Modeling Future Projections of Temperature-Related Excess Morbidity Due to Infectious Gastroenteritis Under Climate Change Conditions in Japan
81 Pages Posted: 25 Oct 2018More...
Background: Climate change has marked implications for the burden of infectious diseases. We examined temperature-infectious gastroenteritis associations throughout Japan and projected temperature-related morbidity concomitant with climate change for the 2090s.
Methods: Daily time series of average temperature and morbidity for infectious gastroenteritis cases in 2005-2015 were collated from the 47 Japanese prefectures. A two-stage time series analysis was adopted to estimate temperature-infectious gastroenteritis relationships. Time series of present and future daily average temperature fluctuations were projected for the four climate change scenarios of representative concentration pathways (RCPs) according to five general circulation models. Excess morbidity for high and low temperatures and the net change in 1990-2099 were projected for each climate change scenario by assuming the absence of adaptation and population alterations.
Findings: In 2005-2015, 11,529,833 infectious gastroenteritis cases were reported. There were net reductions in temperature-induced excess morbidity under higher emission scenarios. The net change in 2090-2099 compared to 2010-2019 was -0.3% (95% empirical confidence interval [eCI]: -1.5-0.7) for RCP2.6, -2.4% (95% eCI: -4.7--0.5) for RCP4.5, -3.5% (95% eCI: -6.7-0.1) for RCP6.0, and -6.7% (95% eCI: -11.5--2.9) for RCP8.5. Spatial heterogeneity in the temperature-morbidity relationship was observed among prefectures (Cochran Q test, p<0.001; I2=96.1%).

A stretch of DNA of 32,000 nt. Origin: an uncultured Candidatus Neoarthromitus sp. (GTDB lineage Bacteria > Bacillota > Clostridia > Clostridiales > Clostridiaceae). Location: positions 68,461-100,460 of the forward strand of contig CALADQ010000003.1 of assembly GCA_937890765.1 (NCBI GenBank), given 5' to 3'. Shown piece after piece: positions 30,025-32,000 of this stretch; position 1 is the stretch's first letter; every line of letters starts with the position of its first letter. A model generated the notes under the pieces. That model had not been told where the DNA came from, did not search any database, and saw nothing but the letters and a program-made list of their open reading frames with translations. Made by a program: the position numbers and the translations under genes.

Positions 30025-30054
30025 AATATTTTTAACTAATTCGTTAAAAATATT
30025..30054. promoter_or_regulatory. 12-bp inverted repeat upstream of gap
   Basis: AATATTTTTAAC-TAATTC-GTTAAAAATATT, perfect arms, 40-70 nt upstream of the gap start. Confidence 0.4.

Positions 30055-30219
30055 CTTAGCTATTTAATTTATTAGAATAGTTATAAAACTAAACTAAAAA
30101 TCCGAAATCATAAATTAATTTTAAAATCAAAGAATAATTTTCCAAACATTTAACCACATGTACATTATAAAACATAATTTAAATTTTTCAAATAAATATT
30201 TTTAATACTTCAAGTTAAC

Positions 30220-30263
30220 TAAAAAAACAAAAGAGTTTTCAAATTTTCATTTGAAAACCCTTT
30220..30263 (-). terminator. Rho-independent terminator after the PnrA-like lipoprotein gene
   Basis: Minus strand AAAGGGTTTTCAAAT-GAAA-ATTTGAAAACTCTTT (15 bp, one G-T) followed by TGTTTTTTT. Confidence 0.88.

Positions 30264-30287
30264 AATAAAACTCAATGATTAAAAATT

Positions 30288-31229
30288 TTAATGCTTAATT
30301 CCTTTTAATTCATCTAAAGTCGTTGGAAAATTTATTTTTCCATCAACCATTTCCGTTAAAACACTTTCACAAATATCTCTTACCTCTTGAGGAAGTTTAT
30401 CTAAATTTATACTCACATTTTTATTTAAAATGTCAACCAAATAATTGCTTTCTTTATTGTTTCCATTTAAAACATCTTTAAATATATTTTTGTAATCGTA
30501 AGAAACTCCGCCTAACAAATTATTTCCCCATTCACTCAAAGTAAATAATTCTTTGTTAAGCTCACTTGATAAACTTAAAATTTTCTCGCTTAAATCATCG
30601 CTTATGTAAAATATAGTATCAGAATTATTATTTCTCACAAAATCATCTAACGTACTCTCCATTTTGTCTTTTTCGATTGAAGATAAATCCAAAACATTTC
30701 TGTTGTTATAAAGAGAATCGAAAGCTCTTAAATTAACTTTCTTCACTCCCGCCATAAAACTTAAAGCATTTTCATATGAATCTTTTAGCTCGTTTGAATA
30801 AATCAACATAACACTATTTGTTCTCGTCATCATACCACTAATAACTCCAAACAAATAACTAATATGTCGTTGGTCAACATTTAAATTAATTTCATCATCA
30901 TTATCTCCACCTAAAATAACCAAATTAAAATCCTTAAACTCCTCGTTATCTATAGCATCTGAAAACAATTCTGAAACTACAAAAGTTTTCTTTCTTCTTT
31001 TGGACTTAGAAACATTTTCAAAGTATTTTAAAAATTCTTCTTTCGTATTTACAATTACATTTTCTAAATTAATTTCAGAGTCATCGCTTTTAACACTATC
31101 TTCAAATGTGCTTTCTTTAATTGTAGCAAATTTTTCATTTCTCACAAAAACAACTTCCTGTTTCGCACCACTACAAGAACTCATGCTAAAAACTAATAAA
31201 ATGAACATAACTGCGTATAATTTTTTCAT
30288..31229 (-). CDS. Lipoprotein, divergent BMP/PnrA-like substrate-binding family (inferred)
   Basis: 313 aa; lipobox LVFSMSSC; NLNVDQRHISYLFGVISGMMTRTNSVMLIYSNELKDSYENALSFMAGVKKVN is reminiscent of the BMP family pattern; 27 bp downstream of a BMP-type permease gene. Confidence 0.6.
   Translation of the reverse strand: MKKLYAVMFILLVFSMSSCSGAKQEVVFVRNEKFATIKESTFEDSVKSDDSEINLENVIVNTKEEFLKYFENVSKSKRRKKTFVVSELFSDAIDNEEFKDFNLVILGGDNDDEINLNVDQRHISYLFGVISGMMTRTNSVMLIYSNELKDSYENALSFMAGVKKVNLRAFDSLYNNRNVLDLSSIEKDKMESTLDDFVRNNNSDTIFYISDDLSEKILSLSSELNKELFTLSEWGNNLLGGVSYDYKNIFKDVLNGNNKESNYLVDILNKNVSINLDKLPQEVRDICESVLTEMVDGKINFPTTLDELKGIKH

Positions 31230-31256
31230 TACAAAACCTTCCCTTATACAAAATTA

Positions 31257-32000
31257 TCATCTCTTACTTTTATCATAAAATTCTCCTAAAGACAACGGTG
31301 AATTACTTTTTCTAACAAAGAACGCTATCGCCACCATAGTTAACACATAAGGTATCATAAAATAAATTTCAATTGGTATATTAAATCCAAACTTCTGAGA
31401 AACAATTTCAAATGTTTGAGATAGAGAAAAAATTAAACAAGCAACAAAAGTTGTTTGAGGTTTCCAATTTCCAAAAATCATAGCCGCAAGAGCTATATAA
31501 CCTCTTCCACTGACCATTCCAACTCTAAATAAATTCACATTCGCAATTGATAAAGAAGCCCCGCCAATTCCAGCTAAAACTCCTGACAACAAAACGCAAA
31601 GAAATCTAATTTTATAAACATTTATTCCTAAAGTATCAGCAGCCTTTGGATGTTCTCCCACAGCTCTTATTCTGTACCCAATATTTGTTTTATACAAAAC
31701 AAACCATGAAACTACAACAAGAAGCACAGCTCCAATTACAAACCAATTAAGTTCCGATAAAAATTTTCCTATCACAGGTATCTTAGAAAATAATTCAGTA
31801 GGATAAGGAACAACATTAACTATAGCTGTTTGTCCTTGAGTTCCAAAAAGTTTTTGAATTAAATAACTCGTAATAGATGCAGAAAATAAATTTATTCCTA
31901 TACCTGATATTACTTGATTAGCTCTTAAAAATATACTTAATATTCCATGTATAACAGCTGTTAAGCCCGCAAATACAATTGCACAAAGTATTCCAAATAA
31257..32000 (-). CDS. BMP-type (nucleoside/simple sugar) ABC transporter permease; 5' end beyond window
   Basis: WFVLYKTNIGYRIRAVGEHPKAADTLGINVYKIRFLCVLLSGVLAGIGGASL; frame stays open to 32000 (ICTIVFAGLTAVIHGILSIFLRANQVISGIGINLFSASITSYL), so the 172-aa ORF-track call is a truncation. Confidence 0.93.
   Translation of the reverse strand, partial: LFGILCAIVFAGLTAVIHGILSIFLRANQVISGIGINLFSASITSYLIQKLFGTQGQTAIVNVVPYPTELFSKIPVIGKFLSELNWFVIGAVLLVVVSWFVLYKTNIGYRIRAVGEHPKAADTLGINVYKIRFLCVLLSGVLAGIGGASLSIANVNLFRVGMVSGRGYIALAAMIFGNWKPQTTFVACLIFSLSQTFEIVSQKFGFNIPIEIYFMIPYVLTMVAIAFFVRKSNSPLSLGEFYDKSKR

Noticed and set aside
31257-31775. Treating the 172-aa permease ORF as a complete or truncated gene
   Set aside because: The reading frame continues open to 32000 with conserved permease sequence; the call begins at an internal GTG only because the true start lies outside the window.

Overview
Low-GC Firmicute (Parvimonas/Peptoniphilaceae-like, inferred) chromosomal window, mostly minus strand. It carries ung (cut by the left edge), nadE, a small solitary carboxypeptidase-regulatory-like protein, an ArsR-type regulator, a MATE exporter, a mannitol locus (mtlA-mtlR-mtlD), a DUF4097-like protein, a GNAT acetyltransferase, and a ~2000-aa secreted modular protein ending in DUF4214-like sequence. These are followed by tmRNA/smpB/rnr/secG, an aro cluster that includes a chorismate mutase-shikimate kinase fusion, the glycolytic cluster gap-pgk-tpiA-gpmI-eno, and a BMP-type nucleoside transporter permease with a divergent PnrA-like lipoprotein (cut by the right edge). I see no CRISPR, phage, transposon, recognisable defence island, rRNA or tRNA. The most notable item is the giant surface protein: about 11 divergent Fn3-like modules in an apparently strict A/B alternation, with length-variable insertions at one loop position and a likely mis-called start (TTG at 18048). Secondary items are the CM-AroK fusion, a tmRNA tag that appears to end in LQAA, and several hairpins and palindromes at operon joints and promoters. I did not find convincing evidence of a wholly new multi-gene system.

Interpretation: Japan may experience a net reduction in temperature-related excess morbidity due to infectious gastroenteritis in higher emission scenarios. Further projections of specific pathogen-induced infectious gastroenteritis due to climate change are warranted.
Funding Statement: This work was supported by the Japan Society for the Promotion of Science (JSPS) KAKENHI Grant Numbers 15K08714, 16H05247, and 18K11666; and the Medical Research Council UK (Grant ID: MR/M022625/1).
Declaration of Interests: The authors have declared that no competing interests exist.
Ethics Approval Statement: The contents of this study were approved by the Ethics Committee of the Kyushu University Graduate School of Medical Sciences. Given that this was a retrospective observational study that used national surveillance data and the enrolled subjects were deidentified, there was no need to acquire informed consent.
Keywords: Climate Change; Diarrhea; Excess Morbidity; Infectious Gastroenteritis; Temperature
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